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Yorgos Lanthimos Only Wants to Be Your Problematic ‘Favourite’

The button-pushing master director’s new royal comedy-drama-thriller features a new twist—and some of his old tricks

Element Pictures/Ringer illustration

At one point in The Favourite, Emma Stone violently smashes herself on the nose with a book. This type of facial self-harm has become something of a motif for Greek filmmaker Yorgos Lanthimos. After showing an actress slapping and strangling herself during rehearsal in his 2005 debut, Kinetta, his signature move emerged in Dogtooth — the violent, memorable Greek film from 2009 that marked Lanthimos as a European director to watch. Facing her bathroom mirror, a desperate young woman (frequent Lanthimos collaborator Angeliki Papoulia) hits herself repeatedly to try to lose her “dogtooth” — actually a regular canine that her gaslighting parents have convinced her she has to outgrow before she can finally leave the house and explore the world. A few years later in the Oscar-nominated The Lobster, Ben Whishaw fakes a chronic nose bleed, while in the climax, Colin Farrell prepares to blind himself with knives for love. For Lanthimos, the end often justifies the most harrowing of means.

This pattern of willful injury parallels the experience of the ever-growing audience that has been following Lanthimos’s work during the past 15 years. Often compared to other contemporary European extremists of the human condition, such as Lars von Trier and Michael Haneke (whose style he sometimes mimics), Lanthimos doesn’t make soothing films. Some critics accuse him of nihilism. But it’s hard to argue with the human truths that his conceptual yet brutal — and, more often than not, brutally articulate — approach digs out, and the relief that his tough love provokes in fans.

The Favourite, which is being touted as an Oscar contender, is almost entirely set in the luxurious 17th-century court of Queen Anne (Olivia Colman), where the monarch and her government live cut off from a dark proletarian reality of poverty and war against the French. This existence in a royal bubble might be full of absurd and diverting entertainment (duck races, tea and cake, target shooting, and verbose, contradictory discussions about exactly what is to be done about the French), but it is also in line with the isolation that Lanthimos’s previous characters have all experienced, often physically and always psychologically. He likes to strand his characters in the middle of nowhere in every way possible.

Lanthimos made his name as an abstract filmmaker, from the Bressonian acting style he usually requires of his performers (The Favourite, with its energetic female ensemble, is something of a departure in that regard) to the limited societies in which they evolve. This conceptual approach could easily be seen as an art cinema gimmick, and it is one in Kinetta, where three protagonists spend their time reenacting and filming bizarrely stoic and audio-described physical arguments between a man and a woman. Their reasons for doing this are never made clear, and Lanthimos himself doesn’t seem to have thought of those motives, revelling instead in the simple, undeniable oddness of his setup.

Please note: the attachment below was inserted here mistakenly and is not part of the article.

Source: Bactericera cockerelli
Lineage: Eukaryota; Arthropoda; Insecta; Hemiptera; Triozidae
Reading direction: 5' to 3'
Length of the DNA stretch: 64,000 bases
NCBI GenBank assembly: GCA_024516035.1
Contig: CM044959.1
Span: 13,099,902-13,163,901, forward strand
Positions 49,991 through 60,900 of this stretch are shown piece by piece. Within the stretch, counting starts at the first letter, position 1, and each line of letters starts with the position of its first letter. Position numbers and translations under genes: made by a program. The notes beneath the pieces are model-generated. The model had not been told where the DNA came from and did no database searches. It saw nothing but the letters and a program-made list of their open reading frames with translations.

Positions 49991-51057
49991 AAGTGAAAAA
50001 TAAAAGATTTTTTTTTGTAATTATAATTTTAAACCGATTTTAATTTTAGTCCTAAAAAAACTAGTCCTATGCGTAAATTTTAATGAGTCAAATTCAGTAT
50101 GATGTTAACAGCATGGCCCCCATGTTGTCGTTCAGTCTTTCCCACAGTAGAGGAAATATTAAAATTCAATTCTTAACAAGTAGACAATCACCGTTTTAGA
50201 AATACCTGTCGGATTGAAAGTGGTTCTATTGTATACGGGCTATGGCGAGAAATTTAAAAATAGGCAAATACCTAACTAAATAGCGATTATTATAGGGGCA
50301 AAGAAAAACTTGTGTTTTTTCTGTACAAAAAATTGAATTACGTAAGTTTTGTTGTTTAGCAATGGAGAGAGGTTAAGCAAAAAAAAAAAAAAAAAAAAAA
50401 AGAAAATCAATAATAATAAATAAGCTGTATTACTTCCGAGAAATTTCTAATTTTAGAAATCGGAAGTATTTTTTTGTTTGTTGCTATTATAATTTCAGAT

Kinetta was a false start, but Lanthimos evolved quickly. From Dogtooth onward, his robotic characters have turned into guinea pigs, their stifling environments imagined as intricate cages ruled by survival instincts, power struggles, and repressed humanity. In the case of Lanthimos, the cool — and even cold — view of the world typical of the modern European art film has been justified as more than a rejection of Hollywood sentimentality. There is a method to the borderline sociopathic madness of Lanthimos’s milieus, and therefore, of the characters that populate them too.

The parents in Dogtooth have kept their three children — two girls and a boy — in isolation for a reason: to raise them according to their own rules and thus have power over them. The kids — now close to young adulthood — have learned Greek, but certain common words have been ascribed different meanings (a “pussy” is a very bright light). To keep them from running out into the world, the domineering father has told them terrifying stories about the cat being man’s greatest enemy and planes falling out of the sky; “last one to fall asleep wins” says one sister to the other as they dose themselves with chloroform, a clear metaphor for their dangerously dormant understanding of their situation.

This particular education (or, rather, lack thereof) can explain the stoicism of Dogtooth’s central clan, as well as the reaction of the children when they accidentally encounter reality. Lanthimos has conceived of these fully physically developed adults as blank slates on which their environment rubs off: they have learned by imitation, so when the older daughter (Papoulia) watches a forbidden VHS tape of Rocky, she impersonates Stallone, generating comedy as well as our empathy. Just as her father had taught her to get on all fours and bark when threatened, she has absorbed the behavioral codes of Rocky Balboa and made them her own. She answers to another set of rules now. She has tasted another poison — American pop culture — and it’s only a matter of time before she breaks more of Dad’s rules.

All of Lanthimos’s films play with the ideas of being as acting, and of society as the most intransigent and violent teacher. The titular “Alps” of his 2011 movie is the working alias of a group of men and women — each nicknamed after one of the peaks of the famous Swiss mountain range — offering to impersonate people who had died to help their families mourn, an activity they naturally choose to keep secret and which seems to consume their whole lives. Even if, as in Dogtooth, Hollywood also has its place here (the grieving relatives are asked who the deceased’s favorite American actor was), the codes to be learned are those of conventional family relationships. The nameless nurse (Papoulia again) has to memorize lines that the dead young woman she is posing as would have said to her parents, and behave with the typical warmth — or coldness, or teenage angst — that the girl arguably used to possess. The scenes of her entering the grieving parents’ home and delivering overwritten dialogue recall Kinetta and are strangely oppressive; she must stick to her script and remind those people of their child even as she is just a stranger in their house, and be ready to improvise on whatever directions they give her. Like a clean sponge or a mirror, the nurse absorbs then directly reproduces, without any added value, the prototypical behaviour of a teenage daughter, or a girlfriend, or a mistress, as defined by modern society. There is no room in this exercise for individuality or ambiguity.